Family ordered to pay R200,000 to worker who was force-fed faeces

The Equality Court in Springs has ordered three family members to pay their former employee R200,000 in damages after they forced him to eat faecal matter.
The Equality Court in Springs has ordered three family members to pay their former employee R200,000 in damages after they forced him to eat faecal matter.
Image: Gallo Images/Thinkstock

The South African Human Rights Commission has welcomed a decision by the Equality Court, which ordered a Springs family to pay a former worker R200,000 in damages after force-feeding him faeces.

Joseph Mona was allegedly called a "useless k****r" by his employer‚ Harry Leicester‚ in December 2017 after he failed to switch on a septic tank pump.

Mona had demanded an unconditional public apology from Leicester‚ his wife Maria and their son Chris in addition to R100‚000 in damages for the hurt that was inflicted on him.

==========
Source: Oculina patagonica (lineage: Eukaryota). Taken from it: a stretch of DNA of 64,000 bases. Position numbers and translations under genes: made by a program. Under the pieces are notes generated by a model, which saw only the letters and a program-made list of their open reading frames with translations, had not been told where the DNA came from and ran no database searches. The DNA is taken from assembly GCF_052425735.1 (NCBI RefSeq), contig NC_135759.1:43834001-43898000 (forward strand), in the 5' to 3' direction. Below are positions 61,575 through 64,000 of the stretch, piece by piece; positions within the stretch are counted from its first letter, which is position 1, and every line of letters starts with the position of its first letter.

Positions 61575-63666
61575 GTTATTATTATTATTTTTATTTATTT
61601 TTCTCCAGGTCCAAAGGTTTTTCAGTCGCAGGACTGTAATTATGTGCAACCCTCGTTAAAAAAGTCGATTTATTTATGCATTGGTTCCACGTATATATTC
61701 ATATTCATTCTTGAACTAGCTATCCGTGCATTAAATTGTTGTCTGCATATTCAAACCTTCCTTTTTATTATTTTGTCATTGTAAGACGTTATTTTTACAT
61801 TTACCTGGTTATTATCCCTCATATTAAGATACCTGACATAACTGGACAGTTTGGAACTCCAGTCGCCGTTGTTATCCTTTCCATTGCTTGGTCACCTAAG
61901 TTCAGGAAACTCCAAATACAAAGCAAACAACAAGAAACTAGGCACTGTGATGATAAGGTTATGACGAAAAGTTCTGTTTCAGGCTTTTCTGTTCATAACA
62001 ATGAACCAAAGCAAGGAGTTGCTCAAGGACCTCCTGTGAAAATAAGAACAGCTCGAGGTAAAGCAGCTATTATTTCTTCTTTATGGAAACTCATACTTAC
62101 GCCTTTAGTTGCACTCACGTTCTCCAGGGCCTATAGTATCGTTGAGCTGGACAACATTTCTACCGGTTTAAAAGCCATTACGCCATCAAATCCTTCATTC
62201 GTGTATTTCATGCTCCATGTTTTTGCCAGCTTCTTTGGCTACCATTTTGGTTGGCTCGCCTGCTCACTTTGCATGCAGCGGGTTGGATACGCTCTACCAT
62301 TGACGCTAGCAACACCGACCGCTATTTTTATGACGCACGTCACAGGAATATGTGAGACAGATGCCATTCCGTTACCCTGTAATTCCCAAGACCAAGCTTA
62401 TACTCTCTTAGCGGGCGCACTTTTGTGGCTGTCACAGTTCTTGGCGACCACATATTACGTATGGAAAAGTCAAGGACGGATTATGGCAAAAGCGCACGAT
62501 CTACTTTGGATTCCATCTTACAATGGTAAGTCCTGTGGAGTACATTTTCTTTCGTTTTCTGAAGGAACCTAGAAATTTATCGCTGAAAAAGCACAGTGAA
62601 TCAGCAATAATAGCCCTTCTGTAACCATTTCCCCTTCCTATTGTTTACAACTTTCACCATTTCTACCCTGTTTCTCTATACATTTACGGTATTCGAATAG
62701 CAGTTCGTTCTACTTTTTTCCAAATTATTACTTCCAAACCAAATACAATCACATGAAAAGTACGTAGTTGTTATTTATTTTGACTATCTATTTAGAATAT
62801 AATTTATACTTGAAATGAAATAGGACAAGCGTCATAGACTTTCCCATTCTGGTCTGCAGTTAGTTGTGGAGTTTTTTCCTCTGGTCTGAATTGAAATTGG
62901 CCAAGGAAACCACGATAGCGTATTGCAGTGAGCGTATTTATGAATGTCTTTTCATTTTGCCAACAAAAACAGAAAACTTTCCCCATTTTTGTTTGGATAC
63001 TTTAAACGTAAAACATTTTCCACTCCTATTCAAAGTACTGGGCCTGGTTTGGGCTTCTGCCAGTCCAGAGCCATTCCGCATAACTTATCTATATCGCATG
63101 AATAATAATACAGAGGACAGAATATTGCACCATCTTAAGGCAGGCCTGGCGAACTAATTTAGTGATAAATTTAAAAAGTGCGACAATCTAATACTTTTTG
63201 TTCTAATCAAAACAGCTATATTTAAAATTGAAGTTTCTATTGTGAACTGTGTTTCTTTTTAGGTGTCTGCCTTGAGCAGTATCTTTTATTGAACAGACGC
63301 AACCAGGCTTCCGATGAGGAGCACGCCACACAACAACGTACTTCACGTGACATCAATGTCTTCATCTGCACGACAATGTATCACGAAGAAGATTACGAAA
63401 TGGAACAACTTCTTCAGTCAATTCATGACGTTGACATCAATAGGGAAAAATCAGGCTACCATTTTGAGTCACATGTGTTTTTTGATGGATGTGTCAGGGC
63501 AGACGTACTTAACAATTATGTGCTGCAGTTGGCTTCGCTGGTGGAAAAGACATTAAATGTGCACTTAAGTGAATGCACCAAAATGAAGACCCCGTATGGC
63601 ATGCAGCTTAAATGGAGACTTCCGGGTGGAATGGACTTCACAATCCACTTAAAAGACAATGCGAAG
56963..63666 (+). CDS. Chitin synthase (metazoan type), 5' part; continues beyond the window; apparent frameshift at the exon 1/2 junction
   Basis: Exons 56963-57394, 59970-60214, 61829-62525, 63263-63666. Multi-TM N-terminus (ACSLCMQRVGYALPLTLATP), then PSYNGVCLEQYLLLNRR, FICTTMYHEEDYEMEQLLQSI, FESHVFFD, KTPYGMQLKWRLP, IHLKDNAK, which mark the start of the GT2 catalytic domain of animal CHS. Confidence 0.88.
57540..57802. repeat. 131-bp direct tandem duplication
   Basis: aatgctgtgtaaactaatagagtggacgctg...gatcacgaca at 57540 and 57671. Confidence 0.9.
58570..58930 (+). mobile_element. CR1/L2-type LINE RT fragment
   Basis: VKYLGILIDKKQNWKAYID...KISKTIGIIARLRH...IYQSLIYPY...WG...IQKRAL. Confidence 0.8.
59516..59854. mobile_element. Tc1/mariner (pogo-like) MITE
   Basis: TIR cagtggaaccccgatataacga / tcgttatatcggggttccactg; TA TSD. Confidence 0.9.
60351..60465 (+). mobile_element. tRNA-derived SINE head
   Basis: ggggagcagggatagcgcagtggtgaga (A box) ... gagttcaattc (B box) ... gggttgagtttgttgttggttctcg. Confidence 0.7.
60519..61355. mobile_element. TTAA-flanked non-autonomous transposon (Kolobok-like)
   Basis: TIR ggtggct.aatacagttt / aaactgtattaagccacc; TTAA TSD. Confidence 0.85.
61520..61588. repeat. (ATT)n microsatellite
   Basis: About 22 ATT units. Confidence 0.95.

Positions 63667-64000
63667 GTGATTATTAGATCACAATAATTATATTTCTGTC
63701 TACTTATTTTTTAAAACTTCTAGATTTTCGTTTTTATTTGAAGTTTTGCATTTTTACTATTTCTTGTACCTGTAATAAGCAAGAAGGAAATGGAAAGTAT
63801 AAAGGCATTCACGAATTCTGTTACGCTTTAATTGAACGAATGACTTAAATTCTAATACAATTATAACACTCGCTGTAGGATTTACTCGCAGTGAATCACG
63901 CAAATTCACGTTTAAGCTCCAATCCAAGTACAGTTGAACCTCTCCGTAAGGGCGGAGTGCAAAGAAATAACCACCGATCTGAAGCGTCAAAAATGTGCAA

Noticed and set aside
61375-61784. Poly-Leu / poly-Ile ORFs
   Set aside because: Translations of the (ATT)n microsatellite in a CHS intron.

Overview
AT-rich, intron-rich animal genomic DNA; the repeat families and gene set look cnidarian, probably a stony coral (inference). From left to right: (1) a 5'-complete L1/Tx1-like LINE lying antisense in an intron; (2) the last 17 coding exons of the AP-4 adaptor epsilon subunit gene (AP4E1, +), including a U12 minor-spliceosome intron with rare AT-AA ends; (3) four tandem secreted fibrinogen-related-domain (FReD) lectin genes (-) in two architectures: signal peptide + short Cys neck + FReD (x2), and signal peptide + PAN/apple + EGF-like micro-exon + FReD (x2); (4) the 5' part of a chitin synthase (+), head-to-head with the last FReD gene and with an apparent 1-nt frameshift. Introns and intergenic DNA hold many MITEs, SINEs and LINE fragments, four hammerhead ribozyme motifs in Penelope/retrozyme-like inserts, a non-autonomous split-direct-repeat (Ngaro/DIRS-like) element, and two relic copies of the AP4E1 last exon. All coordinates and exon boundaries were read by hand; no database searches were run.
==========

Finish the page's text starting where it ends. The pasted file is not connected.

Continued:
Chris allegedly held his hands and dragged Mona towards the sewer hole. The farmer took a big jug‚ dipped it in the sewer hole and forced him to drink its contents while calling him a "k****r".

The commission instituted proceedings on behalf of Mona in the Equality Court.

The family members had also forced Mona into the sewer hole, where he almost drowned.

Mona managed to pull himself out, using a pipe for draining faecal matter.

The commission said that in her judgement, magistrate Pravina Lazarus said it was clear that Mona had suffered the lowest form of humiliation and was treated as sub-human. The magistrate said Mona had been treated worse than an animal and that this was a huge blow to his dignity as a human being.

The court found that that utterances by each of the three family members were hate speech as defined in the Equality Act. The ruling said these utterances violated Mona’s constitutional rights to human dignity and equality and caused him both emotional and psychological suffering.

The court ordered the family to make a written unconditional apology to Mona on or before March 11. They were also ordered to attend a programme on race relations for three months at the Human Rights Commission.

The judge also ordered them to pay damages of R200,000 to Mona for the impairment of his dignity and for causing him pain and emotional and psychological suffering.


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